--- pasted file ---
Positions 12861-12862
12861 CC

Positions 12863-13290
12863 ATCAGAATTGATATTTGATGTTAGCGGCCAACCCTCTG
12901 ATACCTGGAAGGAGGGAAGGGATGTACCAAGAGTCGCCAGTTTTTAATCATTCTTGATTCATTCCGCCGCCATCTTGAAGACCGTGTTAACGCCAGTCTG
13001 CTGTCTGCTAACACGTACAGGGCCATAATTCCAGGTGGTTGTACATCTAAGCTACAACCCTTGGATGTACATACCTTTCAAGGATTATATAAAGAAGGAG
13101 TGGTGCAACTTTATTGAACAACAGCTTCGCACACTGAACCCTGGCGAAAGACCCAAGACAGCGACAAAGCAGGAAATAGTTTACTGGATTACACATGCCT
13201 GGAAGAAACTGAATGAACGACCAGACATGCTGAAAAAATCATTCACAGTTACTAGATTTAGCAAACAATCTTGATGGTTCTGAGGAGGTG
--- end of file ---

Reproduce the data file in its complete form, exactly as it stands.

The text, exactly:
Positions 12861-12862
12861 CC

Positions 12863-13290
12863 ATCAGAATTGATATTTGATGTTAGCGGCCAACCCTCTG
12901 ATACCTGGAAGGAGGGAAGGGATGTACCAAGAGTCGCCAGTTTTTAATCATTCTTGATTCATTCCGCCGCCATCTTGAAGACCGTGTTAACGCCAGTCTG
13001 CTGTCTGCTAACACGTACAGGGCCATAATTCCAGGTGGTTGTACATCTAAGCTACAACCCTTGGATGTACATACCTTTCAAGGATTATATAAAGAAGGAG
13101 TGGTGCAACTTTATTGAACAACAGCTTCGCACACTGAACCCTGGCGAAAGACCCAAGACAGCGACAAAGCAGGAAATAGTTTACTGGATTACACATGCCT
13201 GGAAGAAACTGAATGAACGACCAGACATGCTGAAAAAATCATTCACAGTTACTAGATTTAGCAAACAATCTTGATGGTTCTGAGGAGGTG